Home > Exhibition > Content
Introduction to the contents of the Semi-trailer truck
Jun 08, 2017


Traditional manual transmissions have 4-5 ratios on main shift and 3-4 on the auxiliary: pictured is a 5×3 with five main ratios and three auxiliaries

Because of the wide variety of loads the semi may carry, they usually have a manual transmission to allow the driver to have as much control as possible. However, all truck manufacturers now offer semi-automatic transmissions (manual gearboxes with automated gear change), as well as automatic transmissions.

Semi-truck transmissions can have as few as three forward speeds or as many as 18 forward speeds (plus 2 reverse speeds). A large number of transmission ratios means the driver can operate the engine more efficiently. Modern on-highway diesel engines are designed to provide maximum torque in a narrow RPM range (usually 1200-1500 RPM); having more gear ratios means the driver can hold the engine in its optimum range regardless of road speed (drive axle ratio must also be considered).

A ten-speed manual transmission, for example is controlled via a six-slot H-box pattern, similar to that in five-speed cars — five forward and one reverse gear. Gears six to ten (and high speed reverse) are accessed by a Lo/High range splitter; gears one to five are Lo range; gears six to ten are High range using the same shift pattern. A Super-10 transmission, by contrast, has no range splitter; it uses alternating "stick and button" shifting (stick shifts 1-3-5-7-9, button shifts 2-4-6-8-10). The 13-, 15-, and 18-speed transmissions have the same basic shift pattern, but include a splitter button to enable additional ratios found in each range. Some transmissions may have 12 speeds.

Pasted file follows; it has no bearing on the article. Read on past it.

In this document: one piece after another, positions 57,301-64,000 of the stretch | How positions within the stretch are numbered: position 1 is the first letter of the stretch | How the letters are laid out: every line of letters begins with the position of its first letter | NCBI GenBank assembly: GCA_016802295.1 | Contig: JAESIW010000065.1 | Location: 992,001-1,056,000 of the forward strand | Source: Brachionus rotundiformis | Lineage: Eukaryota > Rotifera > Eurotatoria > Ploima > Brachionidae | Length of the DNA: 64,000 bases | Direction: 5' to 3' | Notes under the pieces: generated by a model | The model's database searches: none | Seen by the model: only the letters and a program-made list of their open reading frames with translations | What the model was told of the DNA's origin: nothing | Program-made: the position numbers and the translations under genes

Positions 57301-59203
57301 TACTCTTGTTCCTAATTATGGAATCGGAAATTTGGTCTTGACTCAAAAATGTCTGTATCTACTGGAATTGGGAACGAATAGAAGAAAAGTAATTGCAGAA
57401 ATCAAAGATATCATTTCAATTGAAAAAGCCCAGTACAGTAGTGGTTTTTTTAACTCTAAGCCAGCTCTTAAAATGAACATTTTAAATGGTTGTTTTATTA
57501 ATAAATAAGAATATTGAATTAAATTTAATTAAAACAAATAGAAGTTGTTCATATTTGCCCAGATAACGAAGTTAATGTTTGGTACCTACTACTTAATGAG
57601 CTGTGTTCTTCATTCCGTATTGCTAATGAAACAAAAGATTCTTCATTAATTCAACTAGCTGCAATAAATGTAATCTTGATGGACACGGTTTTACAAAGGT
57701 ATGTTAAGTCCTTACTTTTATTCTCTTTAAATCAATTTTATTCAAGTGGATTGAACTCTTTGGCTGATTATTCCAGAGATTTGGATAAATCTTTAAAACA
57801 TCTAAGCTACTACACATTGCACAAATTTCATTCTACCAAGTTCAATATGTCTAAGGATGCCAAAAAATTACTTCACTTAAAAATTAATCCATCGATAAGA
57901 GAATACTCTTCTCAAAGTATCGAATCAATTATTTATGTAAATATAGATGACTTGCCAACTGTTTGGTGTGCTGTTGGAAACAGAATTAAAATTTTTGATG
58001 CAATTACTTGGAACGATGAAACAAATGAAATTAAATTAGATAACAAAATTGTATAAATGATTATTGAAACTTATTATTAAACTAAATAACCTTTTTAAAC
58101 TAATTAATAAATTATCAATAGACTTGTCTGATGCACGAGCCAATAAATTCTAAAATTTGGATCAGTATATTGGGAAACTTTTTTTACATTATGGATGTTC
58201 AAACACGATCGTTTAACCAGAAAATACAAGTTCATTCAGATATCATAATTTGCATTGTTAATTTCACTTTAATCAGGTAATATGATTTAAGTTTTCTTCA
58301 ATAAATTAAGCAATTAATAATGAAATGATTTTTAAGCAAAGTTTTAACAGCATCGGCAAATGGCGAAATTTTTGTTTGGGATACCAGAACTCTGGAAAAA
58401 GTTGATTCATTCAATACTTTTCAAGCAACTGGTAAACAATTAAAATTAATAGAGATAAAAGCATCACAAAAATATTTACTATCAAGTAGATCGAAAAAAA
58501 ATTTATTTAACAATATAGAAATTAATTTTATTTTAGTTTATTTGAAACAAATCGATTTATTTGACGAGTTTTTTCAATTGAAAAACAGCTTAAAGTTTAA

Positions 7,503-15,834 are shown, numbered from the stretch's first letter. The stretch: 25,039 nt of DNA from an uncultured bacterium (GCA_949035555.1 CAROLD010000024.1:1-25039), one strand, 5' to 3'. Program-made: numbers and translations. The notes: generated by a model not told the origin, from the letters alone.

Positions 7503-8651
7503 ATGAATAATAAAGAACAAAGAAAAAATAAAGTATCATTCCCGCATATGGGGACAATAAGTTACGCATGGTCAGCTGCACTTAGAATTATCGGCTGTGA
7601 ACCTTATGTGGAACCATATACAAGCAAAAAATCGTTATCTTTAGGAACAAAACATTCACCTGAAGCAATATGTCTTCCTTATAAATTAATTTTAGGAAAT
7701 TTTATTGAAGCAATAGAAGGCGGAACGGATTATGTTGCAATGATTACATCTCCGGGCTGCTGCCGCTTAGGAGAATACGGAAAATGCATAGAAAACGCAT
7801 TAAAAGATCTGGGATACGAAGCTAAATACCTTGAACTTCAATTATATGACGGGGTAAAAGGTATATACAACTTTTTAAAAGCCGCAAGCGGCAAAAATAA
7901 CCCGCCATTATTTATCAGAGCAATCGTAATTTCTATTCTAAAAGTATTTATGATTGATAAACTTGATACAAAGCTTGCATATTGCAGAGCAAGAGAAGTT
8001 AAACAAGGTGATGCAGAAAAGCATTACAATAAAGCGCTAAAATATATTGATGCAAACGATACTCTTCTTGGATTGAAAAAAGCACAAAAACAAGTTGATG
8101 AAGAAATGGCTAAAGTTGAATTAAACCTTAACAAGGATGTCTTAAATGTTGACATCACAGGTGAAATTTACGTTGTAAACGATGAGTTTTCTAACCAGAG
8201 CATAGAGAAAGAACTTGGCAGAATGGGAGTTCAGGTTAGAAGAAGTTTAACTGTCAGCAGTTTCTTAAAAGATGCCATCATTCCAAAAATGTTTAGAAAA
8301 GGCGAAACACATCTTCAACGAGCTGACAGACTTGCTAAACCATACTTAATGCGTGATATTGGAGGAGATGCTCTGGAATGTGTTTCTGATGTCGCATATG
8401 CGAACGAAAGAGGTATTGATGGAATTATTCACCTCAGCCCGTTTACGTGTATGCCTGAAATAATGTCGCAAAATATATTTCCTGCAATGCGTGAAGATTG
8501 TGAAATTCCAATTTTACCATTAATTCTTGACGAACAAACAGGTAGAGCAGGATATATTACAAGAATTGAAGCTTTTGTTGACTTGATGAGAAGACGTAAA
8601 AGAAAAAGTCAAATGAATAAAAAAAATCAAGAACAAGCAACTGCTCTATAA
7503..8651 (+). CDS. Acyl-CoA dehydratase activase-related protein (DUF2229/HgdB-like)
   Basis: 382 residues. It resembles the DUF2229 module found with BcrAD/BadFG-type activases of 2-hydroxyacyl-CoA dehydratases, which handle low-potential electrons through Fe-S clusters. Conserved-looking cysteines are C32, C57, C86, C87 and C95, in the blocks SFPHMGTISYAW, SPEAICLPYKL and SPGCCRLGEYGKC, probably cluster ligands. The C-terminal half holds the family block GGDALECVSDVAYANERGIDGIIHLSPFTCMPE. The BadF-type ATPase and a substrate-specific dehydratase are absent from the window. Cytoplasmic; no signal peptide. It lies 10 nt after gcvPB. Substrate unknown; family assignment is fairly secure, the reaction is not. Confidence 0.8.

Another difference between semi-trucks and cars is the way the clutch is set up. On an automobile, the clutch pedal is depressed full stroke to the floor for every gear shift, to ensure the gearbox is disengaged from the engine. On a semi-truck with constant mesh transmission (non synchronized), such as by the Eaton Roadranger series, not only is double clutching required, but a clutch brake is required as well. The clutch brake stops the rotation of the gears, and allows the truck to be put into gear without grinding when stationary. The clutch is pressed to the floor only to allow smooth engagement of low gears when starting from a full stop; when the truck is moving, the clutch pedal is pressed only far enough to brake torque for gear changes.